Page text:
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Experiences in tick control by acaricide in the traditional cattle sector in Zambia and Burkina Faso: Possible environmental and public health implications

De Meneghi D., Stachurski F., Adakal H.. 2016. Frontiers in Public Health, 4 : 11 p..

DOI: 10.3389/fpubh.2016.00239

Livestock, especially cattle, play a paramount role in agriculture production systems, particularly in poor countries throughout the world. Ticks and tick-borne diseases (TBDs) have an important impact on livestock and agriculture production in sub-Saharan Africa. The authors review the most common methods used for the control of ticks and TBDs. Special emphasis is given to the direct application of acaricides to the host animals. The possible environmental and public health adverse effects (i.e., risks for the workers, residues in the environment and in food products of animal origin) are mentioned. The authors present two case studies, describing different field experiences in controlling ticks in two African countries. In Zambia (Southern Africa), a strategic dipping regime was used to control Rhipicephalus appendiculatus ticks, vectors of theileriosis, a deadly disease affecting cattle in the traditional livestock sector in Southern Province. The dipping regime adopted allowed to reduce the tick challenge and cattle mortally rate and, at the same time, to employ less acaricide as compared to the intensive dipping used so far, without disrupting the building-up of enzootic stability. In Burkina Faso (West Africa), where dipping was never used for tick control, an acaricide footbath was employed as an alternative method to the traditional technique used locally (portable manual sprayers). This was developed from field observations on the invasion/attachment process of the Amblyomma variegatum ticks ¿ vector of cowdriosis ¿ on the animal hosts, leading to a control method aimed to kill ticks temporarily attached to the interdigital areas before their permanent attachment to the predilection sites. This innovative method has been overall accepted by the local farmers. It has the advantage of greatly reducing costs of treatments and has a minimal environmental impact, making footbath a sustainable and replicable method, adoptable also in other West African countries. Although the two methods described, developed in very different contexts, are not comparable ¿ if public health and environmental implications are taken into account, if a balance among efficacy of the control method(s), cost-effectiveness and sustainability is reached ¿ a way forward for the implementation of a One Health strategy can be set.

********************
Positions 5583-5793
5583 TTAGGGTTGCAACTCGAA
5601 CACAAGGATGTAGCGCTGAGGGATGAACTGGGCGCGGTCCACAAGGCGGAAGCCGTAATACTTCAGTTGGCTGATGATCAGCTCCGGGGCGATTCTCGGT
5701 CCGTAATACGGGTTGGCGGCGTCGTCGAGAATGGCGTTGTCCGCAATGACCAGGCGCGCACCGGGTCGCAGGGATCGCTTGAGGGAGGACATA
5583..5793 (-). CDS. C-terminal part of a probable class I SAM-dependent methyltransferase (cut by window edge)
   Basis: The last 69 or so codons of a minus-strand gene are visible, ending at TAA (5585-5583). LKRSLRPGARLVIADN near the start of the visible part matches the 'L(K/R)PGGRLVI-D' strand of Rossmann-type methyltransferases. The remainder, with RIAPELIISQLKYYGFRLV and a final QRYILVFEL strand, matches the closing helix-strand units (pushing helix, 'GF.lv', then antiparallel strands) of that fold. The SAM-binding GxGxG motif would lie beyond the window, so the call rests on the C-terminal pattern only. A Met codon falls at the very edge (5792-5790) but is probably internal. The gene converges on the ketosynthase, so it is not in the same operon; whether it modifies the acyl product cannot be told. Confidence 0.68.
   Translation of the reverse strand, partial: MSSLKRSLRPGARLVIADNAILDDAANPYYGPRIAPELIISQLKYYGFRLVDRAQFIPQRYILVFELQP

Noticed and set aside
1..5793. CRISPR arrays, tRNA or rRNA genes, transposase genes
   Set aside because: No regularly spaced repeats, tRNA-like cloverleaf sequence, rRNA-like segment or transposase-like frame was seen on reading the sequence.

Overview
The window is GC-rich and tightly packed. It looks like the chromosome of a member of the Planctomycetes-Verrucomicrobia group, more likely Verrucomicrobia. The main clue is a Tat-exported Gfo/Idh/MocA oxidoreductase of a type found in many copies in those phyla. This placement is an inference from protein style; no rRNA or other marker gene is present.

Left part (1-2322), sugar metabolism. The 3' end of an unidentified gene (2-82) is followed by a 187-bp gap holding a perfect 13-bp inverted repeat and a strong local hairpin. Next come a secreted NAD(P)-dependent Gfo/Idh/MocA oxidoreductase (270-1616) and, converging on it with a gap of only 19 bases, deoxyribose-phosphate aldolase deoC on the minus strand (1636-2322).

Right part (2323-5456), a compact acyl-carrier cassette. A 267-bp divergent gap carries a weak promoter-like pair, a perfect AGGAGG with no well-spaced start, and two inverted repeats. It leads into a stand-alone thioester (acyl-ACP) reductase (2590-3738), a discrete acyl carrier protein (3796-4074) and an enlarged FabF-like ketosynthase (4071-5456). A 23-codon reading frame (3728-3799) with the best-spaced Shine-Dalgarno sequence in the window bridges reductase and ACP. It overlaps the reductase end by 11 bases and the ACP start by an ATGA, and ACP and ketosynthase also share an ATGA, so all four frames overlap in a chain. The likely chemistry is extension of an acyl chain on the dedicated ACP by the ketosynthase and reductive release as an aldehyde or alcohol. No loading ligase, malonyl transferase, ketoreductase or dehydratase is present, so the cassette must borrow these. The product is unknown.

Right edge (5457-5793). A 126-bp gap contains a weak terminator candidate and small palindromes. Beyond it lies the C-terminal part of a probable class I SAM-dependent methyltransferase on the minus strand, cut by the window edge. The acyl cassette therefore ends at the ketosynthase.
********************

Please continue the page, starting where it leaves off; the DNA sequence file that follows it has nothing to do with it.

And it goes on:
Mots-clés : rhipicephalus appendiculatus; amblyomma variegatum; maladie transmissible par tiques; contrôle de maladies; acaricide; impact sur l'environnement; hôte; bovin; bétail; theilériose; Étude de cas; santé publique; zambie; burkina faso

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